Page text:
only certain versions of it [the substitutionary atonement view] represent his substitution as penal.
Packer then discusses three main views or “types of account” of the Atonement. Although he doesn’t name them, the first is essentially the moral influence model, the second is “Christus Victor”, and the third is a generic description of the death of Christ as expiation and/or propitiation. While the third of these is most explicitly substitutionary, Packer points out that the second also has substitutionary elements.
It is a pity that books on the atonement so often take it for granted that accounts of the cross which have appeared as rivals in historical debate must be treated as intrinsically exclusive. This is always arbitrary, and sometimes quite perverse.
Packer moves on to
bring in the word ‘penal’ to characterize the substitution we have in view. To add this ‘qualifier’, as Ramsey would call it, is to anchor the model of substitution (not exclusively, but regulatively) within the world of moral law, guilty conscience, and retributive justice. Thus is forged a conceptual instrument for conveying the thought that God remits our sins and accepts our persons into favour not because of any amends we have attempted, but because the penalty which was our due was diverted on to Christ.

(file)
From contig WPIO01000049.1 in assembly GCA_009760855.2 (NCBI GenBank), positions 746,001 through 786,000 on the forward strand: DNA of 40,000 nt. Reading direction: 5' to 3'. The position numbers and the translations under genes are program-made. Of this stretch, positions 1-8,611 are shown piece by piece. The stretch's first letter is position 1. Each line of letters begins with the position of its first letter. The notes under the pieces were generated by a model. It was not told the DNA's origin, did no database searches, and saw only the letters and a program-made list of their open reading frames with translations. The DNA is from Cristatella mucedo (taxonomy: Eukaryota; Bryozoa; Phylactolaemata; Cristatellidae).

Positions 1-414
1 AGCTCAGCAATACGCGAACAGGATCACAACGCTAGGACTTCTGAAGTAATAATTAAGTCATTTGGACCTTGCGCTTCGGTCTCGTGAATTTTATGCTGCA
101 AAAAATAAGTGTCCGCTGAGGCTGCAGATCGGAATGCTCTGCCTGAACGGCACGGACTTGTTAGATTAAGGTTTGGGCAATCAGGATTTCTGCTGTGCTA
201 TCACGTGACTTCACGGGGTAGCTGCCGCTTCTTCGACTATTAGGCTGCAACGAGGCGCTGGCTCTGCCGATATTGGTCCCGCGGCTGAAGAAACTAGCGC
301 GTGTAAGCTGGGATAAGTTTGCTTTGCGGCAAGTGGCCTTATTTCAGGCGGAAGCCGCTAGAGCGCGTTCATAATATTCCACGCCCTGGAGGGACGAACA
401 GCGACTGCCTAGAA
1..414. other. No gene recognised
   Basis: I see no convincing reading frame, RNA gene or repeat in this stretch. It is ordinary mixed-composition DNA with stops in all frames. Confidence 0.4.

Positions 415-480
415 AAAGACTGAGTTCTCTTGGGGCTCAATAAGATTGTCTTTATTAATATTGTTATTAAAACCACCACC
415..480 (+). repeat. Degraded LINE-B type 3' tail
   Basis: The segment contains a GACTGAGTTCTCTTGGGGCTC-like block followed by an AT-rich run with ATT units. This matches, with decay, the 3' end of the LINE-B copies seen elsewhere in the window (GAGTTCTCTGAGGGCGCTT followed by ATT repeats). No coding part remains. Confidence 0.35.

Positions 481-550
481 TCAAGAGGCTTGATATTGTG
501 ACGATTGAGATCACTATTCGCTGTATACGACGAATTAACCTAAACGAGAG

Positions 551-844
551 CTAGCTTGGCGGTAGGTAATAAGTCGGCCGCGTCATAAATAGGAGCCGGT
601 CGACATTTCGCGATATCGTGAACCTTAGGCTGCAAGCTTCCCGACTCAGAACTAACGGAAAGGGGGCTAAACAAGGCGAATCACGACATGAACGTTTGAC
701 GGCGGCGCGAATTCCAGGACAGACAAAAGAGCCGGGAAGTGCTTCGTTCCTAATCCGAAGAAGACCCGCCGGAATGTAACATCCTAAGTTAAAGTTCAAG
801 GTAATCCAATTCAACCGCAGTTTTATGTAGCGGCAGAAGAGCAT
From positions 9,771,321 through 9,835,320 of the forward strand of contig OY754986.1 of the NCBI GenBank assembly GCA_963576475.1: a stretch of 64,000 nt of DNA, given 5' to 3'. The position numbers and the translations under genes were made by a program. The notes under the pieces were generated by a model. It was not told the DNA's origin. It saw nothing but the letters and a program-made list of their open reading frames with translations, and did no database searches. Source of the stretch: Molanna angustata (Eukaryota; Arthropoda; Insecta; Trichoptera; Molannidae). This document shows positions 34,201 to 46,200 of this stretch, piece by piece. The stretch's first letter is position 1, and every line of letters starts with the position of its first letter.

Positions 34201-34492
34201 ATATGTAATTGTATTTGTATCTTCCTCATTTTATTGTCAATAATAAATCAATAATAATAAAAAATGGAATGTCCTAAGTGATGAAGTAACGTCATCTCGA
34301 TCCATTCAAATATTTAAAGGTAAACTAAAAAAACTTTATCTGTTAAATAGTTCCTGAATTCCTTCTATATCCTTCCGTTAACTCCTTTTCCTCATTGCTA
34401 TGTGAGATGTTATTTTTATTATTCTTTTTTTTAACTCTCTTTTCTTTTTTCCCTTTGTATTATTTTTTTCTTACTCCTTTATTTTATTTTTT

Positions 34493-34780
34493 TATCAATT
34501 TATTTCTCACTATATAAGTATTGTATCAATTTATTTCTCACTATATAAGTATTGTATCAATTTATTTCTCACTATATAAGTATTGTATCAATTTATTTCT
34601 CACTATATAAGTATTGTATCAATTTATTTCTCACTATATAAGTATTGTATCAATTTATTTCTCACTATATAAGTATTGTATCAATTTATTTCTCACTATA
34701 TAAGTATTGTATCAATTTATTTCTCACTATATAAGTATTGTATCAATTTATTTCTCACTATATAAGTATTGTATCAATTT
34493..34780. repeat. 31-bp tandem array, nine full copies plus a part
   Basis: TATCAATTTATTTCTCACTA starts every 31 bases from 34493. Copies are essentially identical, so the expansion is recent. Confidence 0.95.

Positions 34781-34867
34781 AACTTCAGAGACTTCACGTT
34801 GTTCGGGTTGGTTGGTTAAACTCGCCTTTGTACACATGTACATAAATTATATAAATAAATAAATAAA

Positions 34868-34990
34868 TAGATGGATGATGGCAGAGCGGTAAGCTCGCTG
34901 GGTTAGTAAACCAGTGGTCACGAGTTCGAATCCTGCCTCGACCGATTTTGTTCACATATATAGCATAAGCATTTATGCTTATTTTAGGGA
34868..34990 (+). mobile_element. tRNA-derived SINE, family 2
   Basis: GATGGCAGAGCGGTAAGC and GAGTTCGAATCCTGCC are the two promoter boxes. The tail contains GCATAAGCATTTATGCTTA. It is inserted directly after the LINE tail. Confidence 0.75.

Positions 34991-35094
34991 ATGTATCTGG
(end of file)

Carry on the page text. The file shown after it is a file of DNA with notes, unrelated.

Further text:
This is where I start to have reservations about Packer’s approach. The word “penal” seems to bring us back to the world of 16th century monarchs and the kind of justice they disposed. Now Packer admits that
penal substitution sometimes has been, and still sometimes is, asserted in ways which merit the favourite adjective of its critics — ‘crude’.
More than 30 years later these “crude” assertions continue, not least in the blogosphere. Packer backs this up with a quote from Leon Morris of all people:
‘upholders of the penal theory have sometimes so stressed the thought that Christ bore our penalty that they have found room for nothing else. …’
After noting some other inadequacies in common presentations of the penal substitution, Packer moves on to expound his own view. He analyses “Substitution and Retribution”, and concludes by explaining